Fall is a busy season in the yard for home and business owners. After the lawn gets its last cut before winter, it will be time to put away spring and summer outdoor power equipment, like lawn mowers, leaf blowers, chain saws, and trimmers.
And you will need to get snow throwers, generators, and other small engine equipment out and ready for winter use.
We have talked about fall cleaning, fall getaways, and getting our home ready for the winter, but we haven’t talked about getting our outdoor power equipment ready for winter.
9 Tips to Help Get Your Outdoor Power Equipment Winter Ready
How do I winterize your outdoor power equipment is important and what you do today will save you money in the future.
What is the Outdoor Power Equipment Institute?
The Outdoor Power Equipment Institute (OPEI), an international trade association representing power equipment, small engine, utility vehicle, golf car and personal transport vehicle manufacturers and suppliers, offers tips to help home and business owners prepare for upcoming seasonal changes.
How do I winterize my lawn equipment?
“Doing good maintenance in the fall means that your lawn mower will be in ready when spring arrives and you are eager to tackle landscaping projects,” said Kris Kiser, President and CEO of OPEI. “As you get ready for winter, now is also the time to do snow thrower and generator maintenance.
You should also review safe handling procedures so you know how to use your equipment and are ready when snow falls.” Here’s a few tips from Kiser to help:
Read The Owner’s Manual
Review your owner’s manual for your equipment. Re-familiarize yourself with how to handle your equipment safely and any maintenance needs.
If you lost your manual, you can usually find it online. Save a copy on your computer if possible, so you can consult it when needed.
You might like:
- Outdoor Lighting Tips for the Home and Garden
- The Best Tips for Outdoor Dining During the Summer
- The Best Yard Organization Ideas for This Season
Service all of Your Equipment
Before storing any equipment, you won’t need during the winter months, clean and service it yourself or take it to a small engine repair shop.
Drain and change engine oil and dispose of old oil safely. Service the air filter and do other maintenance activities as directed by your service manual. Check all winter equipment and see what maintenance and repairs are required.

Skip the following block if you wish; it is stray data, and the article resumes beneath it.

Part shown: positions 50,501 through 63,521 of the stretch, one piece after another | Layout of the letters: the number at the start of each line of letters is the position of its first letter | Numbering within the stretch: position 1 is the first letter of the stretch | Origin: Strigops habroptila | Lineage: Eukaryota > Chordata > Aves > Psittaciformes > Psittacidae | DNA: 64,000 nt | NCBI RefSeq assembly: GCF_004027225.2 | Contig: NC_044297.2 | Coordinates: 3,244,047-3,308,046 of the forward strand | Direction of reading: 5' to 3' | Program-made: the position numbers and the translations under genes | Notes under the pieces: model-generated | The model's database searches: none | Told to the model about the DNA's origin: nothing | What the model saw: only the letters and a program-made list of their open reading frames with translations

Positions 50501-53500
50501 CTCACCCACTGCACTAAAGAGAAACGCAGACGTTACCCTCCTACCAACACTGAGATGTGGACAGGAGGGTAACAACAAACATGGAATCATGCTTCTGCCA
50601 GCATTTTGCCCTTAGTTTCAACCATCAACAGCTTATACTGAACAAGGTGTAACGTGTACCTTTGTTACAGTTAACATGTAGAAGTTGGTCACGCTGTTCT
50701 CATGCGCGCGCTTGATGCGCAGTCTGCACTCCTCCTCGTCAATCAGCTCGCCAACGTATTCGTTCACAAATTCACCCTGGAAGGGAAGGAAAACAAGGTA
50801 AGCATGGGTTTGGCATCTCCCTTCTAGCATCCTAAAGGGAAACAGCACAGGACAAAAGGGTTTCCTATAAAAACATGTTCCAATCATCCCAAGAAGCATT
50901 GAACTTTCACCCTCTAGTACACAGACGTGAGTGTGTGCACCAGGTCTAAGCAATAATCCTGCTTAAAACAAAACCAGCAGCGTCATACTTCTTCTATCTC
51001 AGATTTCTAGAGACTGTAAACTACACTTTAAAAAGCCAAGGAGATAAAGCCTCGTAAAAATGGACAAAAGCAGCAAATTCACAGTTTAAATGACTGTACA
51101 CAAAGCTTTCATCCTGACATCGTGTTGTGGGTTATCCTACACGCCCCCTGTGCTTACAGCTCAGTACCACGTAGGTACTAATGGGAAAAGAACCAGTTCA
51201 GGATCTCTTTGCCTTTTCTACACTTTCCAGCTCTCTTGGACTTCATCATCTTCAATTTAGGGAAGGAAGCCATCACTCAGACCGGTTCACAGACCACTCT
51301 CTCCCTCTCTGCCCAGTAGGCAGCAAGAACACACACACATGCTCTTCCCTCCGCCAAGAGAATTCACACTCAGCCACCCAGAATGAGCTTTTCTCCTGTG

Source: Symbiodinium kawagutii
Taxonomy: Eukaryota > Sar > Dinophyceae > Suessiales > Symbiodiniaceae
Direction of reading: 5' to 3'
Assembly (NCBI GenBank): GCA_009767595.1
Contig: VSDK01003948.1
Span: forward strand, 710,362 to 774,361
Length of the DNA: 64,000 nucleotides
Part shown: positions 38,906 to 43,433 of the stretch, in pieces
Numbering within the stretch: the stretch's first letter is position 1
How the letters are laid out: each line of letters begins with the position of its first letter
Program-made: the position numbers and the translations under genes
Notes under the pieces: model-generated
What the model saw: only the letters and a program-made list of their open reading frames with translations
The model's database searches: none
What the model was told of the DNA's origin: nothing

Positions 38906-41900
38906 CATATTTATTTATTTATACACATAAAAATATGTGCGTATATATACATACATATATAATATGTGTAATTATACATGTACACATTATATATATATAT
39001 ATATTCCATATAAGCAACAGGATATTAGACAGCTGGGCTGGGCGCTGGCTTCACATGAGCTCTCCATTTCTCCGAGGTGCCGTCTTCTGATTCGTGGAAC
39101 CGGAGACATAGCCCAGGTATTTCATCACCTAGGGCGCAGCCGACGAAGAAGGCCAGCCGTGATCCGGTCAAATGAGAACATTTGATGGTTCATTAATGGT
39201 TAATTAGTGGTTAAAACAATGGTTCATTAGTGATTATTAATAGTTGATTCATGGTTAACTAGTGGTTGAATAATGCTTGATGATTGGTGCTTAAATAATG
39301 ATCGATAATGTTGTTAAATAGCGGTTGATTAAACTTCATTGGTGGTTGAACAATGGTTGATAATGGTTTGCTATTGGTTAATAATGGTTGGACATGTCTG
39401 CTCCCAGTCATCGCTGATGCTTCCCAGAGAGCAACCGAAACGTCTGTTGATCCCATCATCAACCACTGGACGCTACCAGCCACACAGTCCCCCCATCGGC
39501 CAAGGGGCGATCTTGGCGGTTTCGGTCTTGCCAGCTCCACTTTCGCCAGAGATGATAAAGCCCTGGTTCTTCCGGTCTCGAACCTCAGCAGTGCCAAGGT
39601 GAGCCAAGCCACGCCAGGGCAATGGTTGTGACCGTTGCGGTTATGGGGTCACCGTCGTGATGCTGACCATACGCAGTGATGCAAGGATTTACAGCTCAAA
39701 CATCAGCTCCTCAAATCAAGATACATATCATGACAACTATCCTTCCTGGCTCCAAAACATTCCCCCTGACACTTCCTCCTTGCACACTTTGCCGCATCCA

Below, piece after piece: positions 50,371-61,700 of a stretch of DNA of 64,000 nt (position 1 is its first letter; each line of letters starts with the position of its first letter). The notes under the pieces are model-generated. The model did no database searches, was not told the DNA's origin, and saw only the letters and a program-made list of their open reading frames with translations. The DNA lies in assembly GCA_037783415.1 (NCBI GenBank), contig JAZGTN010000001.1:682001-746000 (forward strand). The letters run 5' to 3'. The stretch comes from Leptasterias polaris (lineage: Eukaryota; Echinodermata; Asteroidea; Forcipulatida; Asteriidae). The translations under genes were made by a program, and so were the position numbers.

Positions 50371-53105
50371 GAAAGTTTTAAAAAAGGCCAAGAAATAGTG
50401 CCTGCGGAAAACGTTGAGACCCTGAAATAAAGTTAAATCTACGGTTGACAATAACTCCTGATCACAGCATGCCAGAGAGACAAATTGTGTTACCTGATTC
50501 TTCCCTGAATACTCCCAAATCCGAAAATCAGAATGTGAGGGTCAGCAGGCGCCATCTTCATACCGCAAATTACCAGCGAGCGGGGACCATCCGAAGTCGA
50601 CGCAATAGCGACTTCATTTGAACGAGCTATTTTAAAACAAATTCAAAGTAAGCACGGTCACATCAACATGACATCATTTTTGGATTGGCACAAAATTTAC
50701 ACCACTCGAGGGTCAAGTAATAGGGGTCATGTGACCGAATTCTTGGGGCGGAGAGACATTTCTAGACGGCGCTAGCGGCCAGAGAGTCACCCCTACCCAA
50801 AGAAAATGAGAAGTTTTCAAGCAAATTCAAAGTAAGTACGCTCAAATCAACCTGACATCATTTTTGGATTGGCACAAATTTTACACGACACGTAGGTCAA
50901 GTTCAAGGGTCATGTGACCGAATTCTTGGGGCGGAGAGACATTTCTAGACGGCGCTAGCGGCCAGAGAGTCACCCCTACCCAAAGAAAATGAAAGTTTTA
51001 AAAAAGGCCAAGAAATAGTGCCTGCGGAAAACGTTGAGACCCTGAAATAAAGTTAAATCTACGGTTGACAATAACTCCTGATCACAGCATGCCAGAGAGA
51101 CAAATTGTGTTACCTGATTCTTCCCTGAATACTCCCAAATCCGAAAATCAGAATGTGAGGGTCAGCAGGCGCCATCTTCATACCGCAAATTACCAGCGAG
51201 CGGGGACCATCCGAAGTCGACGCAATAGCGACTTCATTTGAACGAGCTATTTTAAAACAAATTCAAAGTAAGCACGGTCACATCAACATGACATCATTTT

Handle fuel properly
Unused gas left in gas tanks over the winter can go stale. It can even damage your equipment. For equipment you’ll store, add fuel stabilizer to the gas tank, then run the equipment to distribute it.
Turn the engine off, allow the machine to cool, then restart and run until the equipment until the gas tank is empty.
For winter equipment, be sure you know what fuel your manufacturer recommends be used. Most outdoor power equipment is designed, built and warranted to run on ten percent or less ethanol fuel.
Charge the battery
If your equipment has a battery, remove and fully charge it before storing. It’s important batteries are not stored on metal shelves or touching metal objects. Store the battery on a plastic or wood shelf in a climate-controlled structure.
Shelter your equipment from winter weather
Store your spring and summer equipment in a clean and dry place such as a garage, barn or shed. Winter equipment should be kept away from the elements but be easily available for use when needed. Always keep your outdoor power equipment out of the reach of children and pets.
Do a yard cleanup
Clear the paths you use regularly in your yard, especially during the winter, and put away warm weather items.
Make space in your garage or basement before the weather changes, so you have room to store larger yard items, like patio furniture, umbrellas and summer toys.
If you are getting out winter equipment, such as a generator or snow thrower, review safe handling procedures. Familiarize yourself with your equipment and make sure you know how to turn on and off the machine and how to use the equipment safely.
Find and prepare to fill your gas can
Buy the type of fuel recommended by your equipment manufacturer no more than 30 days before you will use it.
You should use fuel with no more than 10% ethanol in outdoor power equipment. Also, fuel goes stale and will need to be replaced if you have not used it within a month. Use a fuel stabilizer if recommended by your manufacturer.
Use the Right Weather Appropriate Extension Cords
Have the right weather appropriate extension cord for your generator. Keep heavy duty weatherproof extension cords on hand to use with your generator.
Winterizing your Outdoor Power Equipment Ready for winter storage will save you money on maintenance and extend the life of them.
These 9 tips to help you properly are helpful when you store your winter equipment this season.
Get more information on safe fueling for outdoor power equipment at LookBeforeYouPump.com.
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